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Florida tourism posts record numbers for first-quarter visitation

Florida Gov. Rick Scott announces record tourist visits for early 2017

Florida governor Rick Scott announces record tourist visits for early 2017 at Jungle Island in Miami on May 15, 2017.Gov. Rick Scott touted record tourism in Florida during the first quarter of 2017 as he considers vetoing a dramatic cut to the st
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Florida governor Rick Scott announces record tourist visits for early 2017 at Jungle Island in Miami on May 15, 2017.Gov. Rick Scott touted record tourism in Florida during the first quarter of 2017 as he considers vetoing a dramatic cut to the st

Even as Gov. Rick Scott laments a proposed 67 percent cut to Visit Florida’s budget, he was more than pleased to announce the Sunshine State attracted a record number of tourists during the first three months of 2017.

Scott on Monday said that 31.1 million people visited Florida from January-March, a 2.5 percent jump when compared with the first quarter of 2016.

Moreover, the 31.1 million marked “the highest number of quarterly visitors in the state’s history,” Scott said in a news release.

Monday’s announcement came one week after the Florida Legislature approved an $82.4 billion budget that would slash the funding for Visit Florida, the state’s tourism marketing arm, from $78 million to $25 million. Legislative leaders defended the cuts by pointing to questionable Visit Florida contracts, including paying rapper Pitbull $1 million.

The fallout from that controversial deal cost Visit Florida CEO Will Seccombe his job.

Scott, who has hinted that he might veto the budget, has repeatedly said that cutting Visit Florida’s budget would be detrimental to the state’s tourism efforts and hurt potential growth. In fact, Scott wanted $100 million this year to market the state to visitors, saying every dollar spent brings back $3.20 in tourism-related revenue.

According to the governor, 1.4 million jobs in Florida – or one in every six – are tied to tourism.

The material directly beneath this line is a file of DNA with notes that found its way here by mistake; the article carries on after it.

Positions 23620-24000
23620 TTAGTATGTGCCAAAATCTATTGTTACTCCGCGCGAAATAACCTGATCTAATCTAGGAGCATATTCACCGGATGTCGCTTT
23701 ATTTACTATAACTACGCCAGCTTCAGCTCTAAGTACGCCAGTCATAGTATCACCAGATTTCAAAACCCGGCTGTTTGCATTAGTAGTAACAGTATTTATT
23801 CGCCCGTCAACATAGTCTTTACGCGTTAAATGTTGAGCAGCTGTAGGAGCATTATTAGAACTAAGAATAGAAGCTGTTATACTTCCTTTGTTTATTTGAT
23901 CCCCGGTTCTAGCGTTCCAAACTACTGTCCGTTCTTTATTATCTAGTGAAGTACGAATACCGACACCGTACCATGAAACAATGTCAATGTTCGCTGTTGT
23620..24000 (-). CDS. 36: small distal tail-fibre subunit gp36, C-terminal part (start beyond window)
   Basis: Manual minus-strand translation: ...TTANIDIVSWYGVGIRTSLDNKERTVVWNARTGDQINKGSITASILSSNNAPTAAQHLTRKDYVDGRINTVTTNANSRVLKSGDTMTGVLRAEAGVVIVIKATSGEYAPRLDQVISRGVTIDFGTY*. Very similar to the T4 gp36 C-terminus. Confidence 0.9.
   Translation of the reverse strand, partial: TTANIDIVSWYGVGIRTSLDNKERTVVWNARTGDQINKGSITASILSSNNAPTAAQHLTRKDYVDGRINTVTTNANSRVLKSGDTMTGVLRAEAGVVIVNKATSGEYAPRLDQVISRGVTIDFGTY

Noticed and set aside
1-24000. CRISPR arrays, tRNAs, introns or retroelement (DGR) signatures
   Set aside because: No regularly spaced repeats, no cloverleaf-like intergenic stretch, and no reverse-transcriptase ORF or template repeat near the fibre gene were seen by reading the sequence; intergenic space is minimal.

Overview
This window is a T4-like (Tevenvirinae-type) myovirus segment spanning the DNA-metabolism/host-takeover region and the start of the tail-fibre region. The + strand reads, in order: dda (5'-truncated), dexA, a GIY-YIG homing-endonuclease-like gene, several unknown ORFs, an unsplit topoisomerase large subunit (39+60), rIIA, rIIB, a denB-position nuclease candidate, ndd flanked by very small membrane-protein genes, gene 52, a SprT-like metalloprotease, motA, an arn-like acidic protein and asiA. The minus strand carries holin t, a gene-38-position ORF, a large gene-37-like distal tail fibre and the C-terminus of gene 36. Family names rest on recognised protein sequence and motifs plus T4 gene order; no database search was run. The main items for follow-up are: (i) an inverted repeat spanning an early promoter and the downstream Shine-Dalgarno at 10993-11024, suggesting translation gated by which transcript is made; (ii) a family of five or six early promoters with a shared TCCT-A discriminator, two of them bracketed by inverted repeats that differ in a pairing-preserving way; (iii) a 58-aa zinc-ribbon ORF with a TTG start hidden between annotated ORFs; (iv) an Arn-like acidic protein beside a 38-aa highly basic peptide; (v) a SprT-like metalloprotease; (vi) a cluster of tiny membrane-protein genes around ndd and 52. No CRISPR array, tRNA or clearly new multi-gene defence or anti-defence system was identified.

“Now is not the time to take our foot off the gas,” Scott said. “In business, you would never stop marketing when you start to see great results. ... We should be investing in tourism marketing so we can continue to bring record visitors to our state.”

1.4 millionThe number of jobs in Florida – or one in every six – that are tied to tourism, according to Gov. Rick Scott.

Visit Florida estimates that a record 27.1 million domestic visitors traveled to Florida in the first quarter, reflecting a 3.2 percent increase over the same period last year. Estimates also show that 2.7 million overseas visitors and 1.3 million Canadians came to the Sunshine State from January-March.

According to Visit Florida, 2.2 percent fewer Canadians and 1.8 percent fewer international visitors came to Florida in the first three months of the year. But there had been a much steeper decline in the first quarter of 2016 as compared to 2015 in those two categories: 16.8 percent and 5.8 percent, respectively.

Nearly 113 million tourists – most of them from the U.S. – visited last year.

Ken Lawson, Visit Florida’s new president and CEO, said Florida could lose out to U.S. destinations such as California and Texas if the proposed cuts are approved.

Now is not the time to take our foot off the gas. In business, you would never stop marketing when you start to see great results.

Florida Gov. Rick Scott

“Because the Legislature decided to inadequately fund Visit Florida, our organization is going to have to make tough decisions in the coming weeks and will not be able to compete,” Lawson said. “We will strive every day so Florida does not become another case study like other states who lost billions of dollars in revenue due to cutting tourism marketing dollars.”

Florida Senator Jack Latvala, R-Pinellas, said at the event Monday that he “wasn’t happy” with the legislature’s decision to cut Visit Florida funds.

“I’ve spent my life in the business world and owning my own business and I know when you stop advertising, when you stop marketing, you start dying,” Latvala said. “I’m hopeful that the governor will call us back to Tallahassee and make us finish the job.”

Information from the Miami Herald was used in this report.

Mike Garbett: 941-745-7011; @MGarbett52

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